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Vancouver approves $49 annual licence for Airbnb, short-term rentals

Last Updated Nov 14, 2017 at 4:50 pm PST

A stock photo (iStock Photo)
Summary

City of Vancouver says 6,000 short-term rentals in operation as vacancy rate for long-term renters sits at less than 1%

VANCOUVER (NEWS 1130) – Vancouver city council has approved new rules that will require a $49 annual licence for anyone who lists their property as a short-term rental on websites such as Airbnb and Expedia.

The regulations also ban hosts from listing units that are not their principal residence and require Airbnb-style platforms to charge a transaction fee.

The city says about 6,000 short-term rentals are in operation while the vacancy rate for long-term renters is extremely low, at less than one per cent.

Mayor Gregor Robertson, along with councillors from his Vision Vancouver party, defended the rules as necessary in a time of crisis. The vacancy rate is just above zero and the city must do everything it can to free up housing for long-term renters, said Robertson.

“I’m stunned to hear that some councillors don’t believe there’s a problem here. We have 6,000 illegal short-term rentals in the city,” he said just before the vote.

“Hundreds of cities around the world are regulating short-term rentals. I think there’s widespread acknowledgment that short-term rentals do affect the rental housing supply, particularly in cities like Vancouver where we do have a shortage in rental housing. … I can’t imagine doing nothing.”

Some Airbnb hosts criticized the rules at a public hearing last month, saying the changes will deprive them of occasional, much-needed income.

Airbnb has maintained it’s open to regulation provided new rules don’t penalize casual users and recognize not every host runs a full-fledged business.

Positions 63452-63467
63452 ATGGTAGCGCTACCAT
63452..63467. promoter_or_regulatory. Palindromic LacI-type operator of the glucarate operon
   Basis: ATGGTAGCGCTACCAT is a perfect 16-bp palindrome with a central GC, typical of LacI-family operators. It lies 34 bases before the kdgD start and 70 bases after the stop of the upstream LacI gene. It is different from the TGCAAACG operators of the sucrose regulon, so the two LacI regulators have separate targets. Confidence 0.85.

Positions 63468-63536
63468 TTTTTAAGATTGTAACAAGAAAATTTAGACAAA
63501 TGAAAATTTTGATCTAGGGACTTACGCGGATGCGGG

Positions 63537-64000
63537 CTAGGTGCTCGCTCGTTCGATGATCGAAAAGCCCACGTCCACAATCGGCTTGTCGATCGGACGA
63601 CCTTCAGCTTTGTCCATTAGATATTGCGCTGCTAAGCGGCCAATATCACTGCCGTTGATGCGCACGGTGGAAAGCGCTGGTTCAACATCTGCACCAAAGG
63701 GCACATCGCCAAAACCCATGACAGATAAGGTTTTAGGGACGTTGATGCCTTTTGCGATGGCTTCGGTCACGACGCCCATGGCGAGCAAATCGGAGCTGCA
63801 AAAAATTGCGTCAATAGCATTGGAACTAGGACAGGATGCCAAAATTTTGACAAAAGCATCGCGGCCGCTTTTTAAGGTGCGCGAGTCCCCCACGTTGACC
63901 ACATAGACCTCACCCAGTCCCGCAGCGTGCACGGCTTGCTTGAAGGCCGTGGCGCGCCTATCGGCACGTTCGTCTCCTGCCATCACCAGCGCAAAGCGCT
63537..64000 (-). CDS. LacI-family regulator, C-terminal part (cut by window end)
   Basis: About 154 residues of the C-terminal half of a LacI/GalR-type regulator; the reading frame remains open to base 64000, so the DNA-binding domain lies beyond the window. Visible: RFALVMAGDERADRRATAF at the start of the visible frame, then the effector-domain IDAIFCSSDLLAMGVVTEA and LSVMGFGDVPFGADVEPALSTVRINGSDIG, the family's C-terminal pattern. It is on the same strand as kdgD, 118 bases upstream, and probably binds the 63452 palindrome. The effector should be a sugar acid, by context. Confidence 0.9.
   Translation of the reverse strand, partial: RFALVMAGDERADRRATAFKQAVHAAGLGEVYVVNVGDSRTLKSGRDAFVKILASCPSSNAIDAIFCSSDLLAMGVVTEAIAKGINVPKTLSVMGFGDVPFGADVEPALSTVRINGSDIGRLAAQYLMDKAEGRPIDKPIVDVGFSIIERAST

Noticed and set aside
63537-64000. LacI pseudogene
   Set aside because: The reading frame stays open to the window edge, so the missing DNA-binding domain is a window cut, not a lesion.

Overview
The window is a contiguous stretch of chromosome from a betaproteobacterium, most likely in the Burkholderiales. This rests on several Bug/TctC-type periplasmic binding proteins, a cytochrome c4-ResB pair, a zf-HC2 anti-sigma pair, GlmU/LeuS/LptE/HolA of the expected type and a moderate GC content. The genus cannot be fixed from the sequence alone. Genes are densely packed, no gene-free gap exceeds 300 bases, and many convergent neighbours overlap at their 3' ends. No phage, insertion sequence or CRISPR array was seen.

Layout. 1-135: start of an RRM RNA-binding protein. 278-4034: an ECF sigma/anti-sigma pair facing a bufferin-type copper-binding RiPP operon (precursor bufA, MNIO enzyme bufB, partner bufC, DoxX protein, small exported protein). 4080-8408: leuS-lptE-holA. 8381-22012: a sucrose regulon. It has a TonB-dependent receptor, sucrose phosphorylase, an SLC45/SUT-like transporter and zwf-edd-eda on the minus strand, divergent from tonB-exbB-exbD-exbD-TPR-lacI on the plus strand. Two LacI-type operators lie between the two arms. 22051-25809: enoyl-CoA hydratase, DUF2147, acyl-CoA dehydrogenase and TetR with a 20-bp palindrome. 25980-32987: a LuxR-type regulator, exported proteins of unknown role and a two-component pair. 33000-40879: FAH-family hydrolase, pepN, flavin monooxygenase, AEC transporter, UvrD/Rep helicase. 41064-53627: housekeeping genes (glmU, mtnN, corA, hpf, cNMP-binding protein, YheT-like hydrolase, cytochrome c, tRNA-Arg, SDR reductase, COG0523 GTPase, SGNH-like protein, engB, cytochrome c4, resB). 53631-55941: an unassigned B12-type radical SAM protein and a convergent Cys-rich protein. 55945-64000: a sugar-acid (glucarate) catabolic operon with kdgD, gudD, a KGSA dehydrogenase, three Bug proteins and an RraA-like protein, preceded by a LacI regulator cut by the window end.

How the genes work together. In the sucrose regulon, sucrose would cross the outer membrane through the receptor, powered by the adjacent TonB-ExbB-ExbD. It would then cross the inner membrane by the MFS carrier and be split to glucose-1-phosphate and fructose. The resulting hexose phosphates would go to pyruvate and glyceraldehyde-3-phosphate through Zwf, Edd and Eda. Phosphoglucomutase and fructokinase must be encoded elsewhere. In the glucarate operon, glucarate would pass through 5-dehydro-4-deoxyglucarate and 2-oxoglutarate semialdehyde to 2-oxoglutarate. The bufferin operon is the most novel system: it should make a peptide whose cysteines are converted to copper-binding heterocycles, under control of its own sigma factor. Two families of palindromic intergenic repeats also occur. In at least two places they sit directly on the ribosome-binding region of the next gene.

The new regulations will come into effect on April 1, 2018.

Enforcement is key: university assistant professor

Erez Aloni with UBC’s Peter A. Allard School of Law says the new rules are a step in the right direction.

“I think it’s do-able, even desirable, but I’m not sure if there are going to be some unintended consequences.”

He says in terms of the impact on the housing market, if the new rules are implemented properly, then we should expect to see more units re-enter the market.

“The real question is, however how is it really going to be enforced. I’m not sure how the municipality is going to know who is the principle resident. To the extent that principle resident only means utility bills, then everyone can just bring that. If it’s very easy to show you’re a principle resident, then I’m not sure it will have the impact that is expected.

“Saying that, if it is going to be enforced properly it will have a very positive impact in freeing some of those units that are commercially rented.”

Anyone caught without a licence will face a fine of up to $1,000, but Tom Davidoff at the Sauder School of Business says some will probably risk it.

“If you get away with it, you can probably get $4,000 or $5,000 a month on Airbnb. And that incentive is very strong because on a lot of units you might get double what you’d get renting the place out to an actual user.”

But he says if the city can enforce these rules, it will likely free up hundreds of condos currently being used as so-called AirBnB hotels.

Davidoff says it would be even more effective if such properties were taxed like hotels.

Seattle city council voted last night to impose a levy of $14 per night for short-term rentals of entire homes and $8 per night for rooms, with the taxes to kick in by 2019.